For some people, a steady supply of oxygen at home is the only way to cope with the effects of lung disease or COPD and be able to breathe better. In this case, your doctor will prescribe oxygen therapy for COPD: how frequently it should be used, how much should be consumed (liters per minute), and when you should use it every day. A simple blood test will confirm all of this. Some people will need oxygen only when doing something strenuous, such as extended periods of walking. Others may only need it at night. Many oxygen patients, however, need oxygen continuouslyâ€”day, night, and when travelingâ€”and will need to find a versatile solution that fits these rigorous needs. Let’s look at the different available solutions for oxygen therapy delivery.
Oxygen Therapy for COPD: Three Types of Oxygen Delivery Systems
This is the method that has been around a while and is only for portable use. Various size oxygen tanks are regularly delivered to your home. Each one has a regulator to control the rate of oxygen flow. You connect to these tanks via your cannula (a breathing device that hooks over your ears and extends into your nose) and oxygen is delivered to your lungs each time you take a breath. There are also smaller portable oxygen tanks for mobile use. One drawback to this approach is that you have to always have enough tanks on hand so you donâ€™t run out, which means lots of visits from your oxygen provider and lots of tanks to store.
This method stores very cold liquid oxygen in a thermos-type of container (almost -297Âº F). You transfer this to a smaller delivery device to use around the house and in your travels. When the liquid is released, it changes back to a gas so that you can breathe it. Much smaller than the traditional canister system, liquid oxygen is a bit more expensive. You must be very careful using this equipment to avoid injury from the dangerously cold liquid oxygen.
Oxygen concentrators are newer, more portable electric devices that work by separating the oxygen out of the air around us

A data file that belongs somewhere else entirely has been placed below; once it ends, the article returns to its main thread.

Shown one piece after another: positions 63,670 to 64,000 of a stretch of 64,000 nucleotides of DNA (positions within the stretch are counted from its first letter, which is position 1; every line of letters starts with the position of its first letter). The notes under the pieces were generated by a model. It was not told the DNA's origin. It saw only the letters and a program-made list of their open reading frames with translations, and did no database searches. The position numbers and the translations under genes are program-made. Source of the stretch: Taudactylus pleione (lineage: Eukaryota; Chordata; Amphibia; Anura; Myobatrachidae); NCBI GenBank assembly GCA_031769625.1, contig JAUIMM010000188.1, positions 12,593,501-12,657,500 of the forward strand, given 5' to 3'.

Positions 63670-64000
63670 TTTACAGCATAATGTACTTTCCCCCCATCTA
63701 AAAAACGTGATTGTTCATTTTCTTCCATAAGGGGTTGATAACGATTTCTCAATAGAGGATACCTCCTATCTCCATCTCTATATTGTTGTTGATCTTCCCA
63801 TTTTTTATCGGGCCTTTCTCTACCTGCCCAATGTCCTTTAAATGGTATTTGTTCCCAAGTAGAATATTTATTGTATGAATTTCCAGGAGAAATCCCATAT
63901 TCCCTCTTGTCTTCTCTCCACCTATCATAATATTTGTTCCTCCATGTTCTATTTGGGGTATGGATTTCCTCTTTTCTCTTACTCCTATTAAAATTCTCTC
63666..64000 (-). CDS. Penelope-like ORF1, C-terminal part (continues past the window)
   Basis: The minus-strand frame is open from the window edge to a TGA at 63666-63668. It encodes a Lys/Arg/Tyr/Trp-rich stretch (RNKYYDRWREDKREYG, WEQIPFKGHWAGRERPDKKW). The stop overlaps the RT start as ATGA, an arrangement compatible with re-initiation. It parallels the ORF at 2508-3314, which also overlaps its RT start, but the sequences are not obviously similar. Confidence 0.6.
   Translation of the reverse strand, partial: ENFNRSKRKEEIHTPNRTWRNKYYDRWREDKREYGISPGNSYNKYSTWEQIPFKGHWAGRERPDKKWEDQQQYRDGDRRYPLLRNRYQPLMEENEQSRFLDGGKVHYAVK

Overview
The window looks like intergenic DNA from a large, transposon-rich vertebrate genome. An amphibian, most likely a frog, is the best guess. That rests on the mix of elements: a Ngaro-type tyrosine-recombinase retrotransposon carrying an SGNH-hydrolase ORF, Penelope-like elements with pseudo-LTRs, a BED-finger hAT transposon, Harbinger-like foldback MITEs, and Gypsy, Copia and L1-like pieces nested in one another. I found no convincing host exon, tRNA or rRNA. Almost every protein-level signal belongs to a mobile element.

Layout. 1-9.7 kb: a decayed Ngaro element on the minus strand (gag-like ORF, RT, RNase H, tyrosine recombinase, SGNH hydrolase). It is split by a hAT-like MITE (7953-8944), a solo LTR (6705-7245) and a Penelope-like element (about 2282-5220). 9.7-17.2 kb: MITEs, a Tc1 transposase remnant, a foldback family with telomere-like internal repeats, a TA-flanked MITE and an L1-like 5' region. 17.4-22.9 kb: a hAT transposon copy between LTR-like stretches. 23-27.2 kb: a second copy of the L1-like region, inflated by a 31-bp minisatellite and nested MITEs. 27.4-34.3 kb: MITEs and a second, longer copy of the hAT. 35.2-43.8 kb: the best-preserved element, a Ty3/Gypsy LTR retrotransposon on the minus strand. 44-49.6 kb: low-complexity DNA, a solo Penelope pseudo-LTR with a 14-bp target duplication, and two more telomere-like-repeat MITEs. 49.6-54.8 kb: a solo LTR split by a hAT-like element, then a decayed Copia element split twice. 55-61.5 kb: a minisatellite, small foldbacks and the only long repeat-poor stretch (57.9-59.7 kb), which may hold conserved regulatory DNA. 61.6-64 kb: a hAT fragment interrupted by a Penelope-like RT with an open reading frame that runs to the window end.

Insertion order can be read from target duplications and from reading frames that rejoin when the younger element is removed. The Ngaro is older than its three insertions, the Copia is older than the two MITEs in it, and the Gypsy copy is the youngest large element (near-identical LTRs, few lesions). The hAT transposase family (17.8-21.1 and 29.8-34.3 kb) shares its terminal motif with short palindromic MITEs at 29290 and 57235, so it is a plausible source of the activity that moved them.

and storing it for you to breathe. You donâ€™t have to worry about canisters or refills. Many oxygen concentrators are small and allow the user much greater independence than other methods of oxygen therapy for COPD. Some are even permitted on commercial airlines. Another advantage of this system is you donâ€™t have to worry about your home oxygen supplier as much as with the other methods-they just drop off the concentrator, teach you how to use it, and youâ€™re good to go without lots of service visits or intrusions.
Single Solution Oxygen Concentrators
This is a newer technology, in which a portable oxygen concentrator is capable of satisfying all of your oxygen needs: stationary, portable, and travel. These innovative oxygen machines are made for the kind of patient who is looking to achieve independence from his or her condition. Note that some portable concentrators are not single solutions because they are not appropriate for stationary, ambulatory, and travel use.Â TheÂ Inogen One SystemÂ was the first single solution portable oxygen concentrator and IS appropriate for stationary, ambulatory, and travel use.
Want to learn more about the Inogen One concentrator to help with yourÂ oxygen therapy for COPD?
Safety and Oxygen Therapy
OXYGEN SUPPORTS COMBUSTION AND AN OXYGEN RICH ENVIRONMENT CAN INCREASE THE RISK OF A FIRE. You should never, ever smoke while using oxygen. Donâ€™t let anyone else smoke anywhere near you, either. Avoid any sort of open flame, such as candles, gas burners on a stove, or fireplaces while using oxygen. If you go to a restaurant, stay in the nonsmoking section.
Since oxygen canisters are so large and heavy, make sure that it is stable and wonâ€™t fall over. Most oxygen providers will give you a stand that can hold it securely. If you use liquid oxygen, keep the container standing up straight and be very careful handling it and refilling your portable oxygen tank. Liquid oxygen is very cold, and can injure you if it touches your skin. If you use an oxygen concentrator, you donâ€™t have quite as much to worry about, but try not to use an extension cord, as this can elevate the risk for an electrical fire (as with any appliance).
Finally, keep a fire extinguisher close by in your house. Your provider will go over the safety features of whatever type of oxygen equipment you and your doctor choose, but things can go wrong no matter how well you prepare. If youâ€™re not using a concentrator, you should also let your local fire department know that you are keeping oxygen in your home.